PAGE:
Your inclination may be to let the house have that `lived in' look. Fight the inclination. Let's face it, regular day to day life creates clutter. Today's mail and paper are normal to you, but they're a distraction to your buyer. You want them to be able to visualize their family living there without any discordant notes.
Begin by moving out some large items. Does your garage contain a large workbench and a chair waiting to be reupholstered? It's time to rent temporary storage and move them there. Take a look at your rooms. Maybe some of those extra chairs that you use for holiday gatherings are storage candidates. You get the idea.
Renting some temporary storage is not as strange as it first seems. It will allow you to pack up some extra stuff from closets, bedrooms, the kitchen and utility room. You'll want all of these places to appear spacious. If you pack up some extra things now, it will also make your actual move that much easier.
It's probably a good time to have a garage sale. You'll clear out some of the clutter that makes your house less attractive. You'll also have less stuff to pack and move in a few months. And the money you'll make can be applied to renting that temporary storage!
This next advice will probably upset some of you. But it's not an attack on how anyone lives, just an acknowledgment that there are different kinds of people in this world. There are some things that you need to eliminate from the picture when prospects are present. Pets bring joy to many families. But you don't want them home when you're trying to sell the house. More than one buyer has been surprised, frightened or was just allergic to Snoopy or Fluffy.
TV and loud music are another no-no. There's no reason to distract your prospect's daydream with the evening news or your teen's latest CD. In fact, some experts suggest soft elevator-type music as a good background. Personally, I'd draw the line at elevator music, but...
How typical is your decor? If you have truly unusual furniture it may prove distracting to buyers. Some may enjoy your unique style. But there will be others with less taste than you will have a hard time picturing their furniture in your home.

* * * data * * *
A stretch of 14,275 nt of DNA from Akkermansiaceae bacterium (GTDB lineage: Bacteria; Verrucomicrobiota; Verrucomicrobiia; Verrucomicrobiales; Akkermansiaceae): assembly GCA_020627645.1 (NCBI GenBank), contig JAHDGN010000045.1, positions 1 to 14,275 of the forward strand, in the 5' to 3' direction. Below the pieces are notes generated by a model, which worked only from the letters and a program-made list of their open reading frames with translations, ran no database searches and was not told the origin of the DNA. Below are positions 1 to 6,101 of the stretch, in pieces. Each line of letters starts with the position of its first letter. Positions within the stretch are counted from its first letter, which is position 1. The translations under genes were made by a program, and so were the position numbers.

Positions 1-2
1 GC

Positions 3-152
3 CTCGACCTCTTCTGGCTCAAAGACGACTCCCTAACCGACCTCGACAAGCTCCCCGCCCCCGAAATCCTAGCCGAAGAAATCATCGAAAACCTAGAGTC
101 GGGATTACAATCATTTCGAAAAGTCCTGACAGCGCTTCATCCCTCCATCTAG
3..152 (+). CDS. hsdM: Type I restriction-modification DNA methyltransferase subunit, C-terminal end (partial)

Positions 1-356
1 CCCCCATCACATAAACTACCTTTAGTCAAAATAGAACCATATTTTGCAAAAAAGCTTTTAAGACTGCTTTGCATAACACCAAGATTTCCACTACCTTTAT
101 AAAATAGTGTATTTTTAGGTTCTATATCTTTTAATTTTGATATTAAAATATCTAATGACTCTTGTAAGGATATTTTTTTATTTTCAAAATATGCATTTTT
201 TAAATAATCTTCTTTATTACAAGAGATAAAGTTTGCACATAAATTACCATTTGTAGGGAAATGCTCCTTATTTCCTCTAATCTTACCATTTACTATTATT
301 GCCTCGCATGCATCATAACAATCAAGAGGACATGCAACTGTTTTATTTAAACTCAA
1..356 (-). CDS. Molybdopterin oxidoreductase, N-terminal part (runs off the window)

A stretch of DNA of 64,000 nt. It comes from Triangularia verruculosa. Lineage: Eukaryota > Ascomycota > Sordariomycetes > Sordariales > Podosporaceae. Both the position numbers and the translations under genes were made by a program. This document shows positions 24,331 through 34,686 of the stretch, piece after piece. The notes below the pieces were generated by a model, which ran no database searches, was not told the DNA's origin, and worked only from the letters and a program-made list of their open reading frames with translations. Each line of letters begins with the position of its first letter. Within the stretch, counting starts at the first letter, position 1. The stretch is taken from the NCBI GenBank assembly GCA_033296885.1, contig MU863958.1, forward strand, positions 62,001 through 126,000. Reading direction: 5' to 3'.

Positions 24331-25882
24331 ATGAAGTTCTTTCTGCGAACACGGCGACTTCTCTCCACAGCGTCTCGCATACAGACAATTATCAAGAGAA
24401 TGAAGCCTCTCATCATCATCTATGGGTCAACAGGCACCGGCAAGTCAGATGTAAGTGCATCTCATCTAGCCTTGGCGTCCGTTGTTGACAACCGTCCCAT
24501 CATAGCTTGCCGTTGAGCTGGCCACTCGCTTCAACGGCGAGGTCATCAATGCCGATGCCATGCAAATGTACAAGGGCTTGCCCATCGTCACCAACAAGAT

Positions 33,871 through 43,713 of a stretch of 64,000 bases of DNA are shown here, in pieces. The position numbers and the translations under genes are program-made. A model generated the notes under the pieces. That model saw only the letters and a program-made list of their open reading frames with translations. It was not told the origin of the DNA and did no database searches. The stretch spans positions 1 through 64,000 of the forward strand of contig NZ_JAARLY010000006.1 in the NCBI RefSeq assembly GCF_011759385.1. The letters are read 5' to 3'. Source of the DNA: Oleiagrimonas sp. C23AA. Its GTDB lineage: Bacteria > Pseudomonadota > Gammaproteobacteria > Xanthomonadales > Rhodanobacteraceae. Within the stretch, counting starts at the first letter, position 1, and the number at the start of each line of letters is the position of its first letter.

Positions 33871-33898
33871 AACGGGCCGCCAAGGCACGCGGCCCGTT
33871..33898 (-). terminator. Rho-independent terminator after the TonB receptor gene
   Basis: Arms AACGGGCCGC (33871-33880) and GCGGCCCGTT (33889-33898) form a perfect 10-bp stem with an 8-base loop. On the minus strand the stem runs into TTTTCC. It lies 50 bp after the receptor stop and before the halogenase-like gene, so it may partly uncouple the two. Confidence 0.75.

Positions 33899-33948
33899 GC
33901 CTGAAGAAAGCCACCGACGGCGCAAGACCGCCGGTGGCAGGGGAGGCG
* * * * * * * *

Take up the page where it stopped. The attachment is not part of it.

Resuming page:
Our final category requires us to be conscious of how the home appears to prospects. Think of it as a dinner party for important guests. Some even suggest having a friend or relative do an inspection as if they were a prospective buyer.
Lighting has an important effect on how we see things. Think of the last time you visited a museum or a lighting center. Experts suggest that you have plenty of light in your home when it's being shown. Drapes should be open and lights turned on. Plenty of light has a positive effect on your visitors.
Smells also play an important part in our emotions. And make no mistake about it, many buyers are acutely effected by their emotions. You may want to place a bouquet of fresh flowers on the dining room table. A moderate use of pot pourri in the bath might be a good idea. Some even suggest a loaf of fresh baked bread in the kitchen as a way to invoke happy memories. Be careful not to overdo it.
Remember that last minute tidy-up effort. You may have just finished a quick soft drink, but the glass belongs in the dishwasher, not in the sink. Beds should be made and clothes put away.
Sure it's a lot of work. And yes, you'll sell your house without doing it. But you'll never know exactly how much the sale price was lowered. And when you're selling your most expensive asset it pays to go the extra mile.
Gary Foreman is a former financial planner and purchasing manager who founded The Dollar Stretcher.com website and newsletters in 1996. He's been featured in MSN Money, Yahoo Finance, Fox Business, The Nightly Business Report, US News Money and CreditCards.com. Gary shares his philosophy of money here. You can follow Gary on Twitter or visit Gary Foreman on Google+. Gary is also available for audio, video or print interviews. For more info see his media page.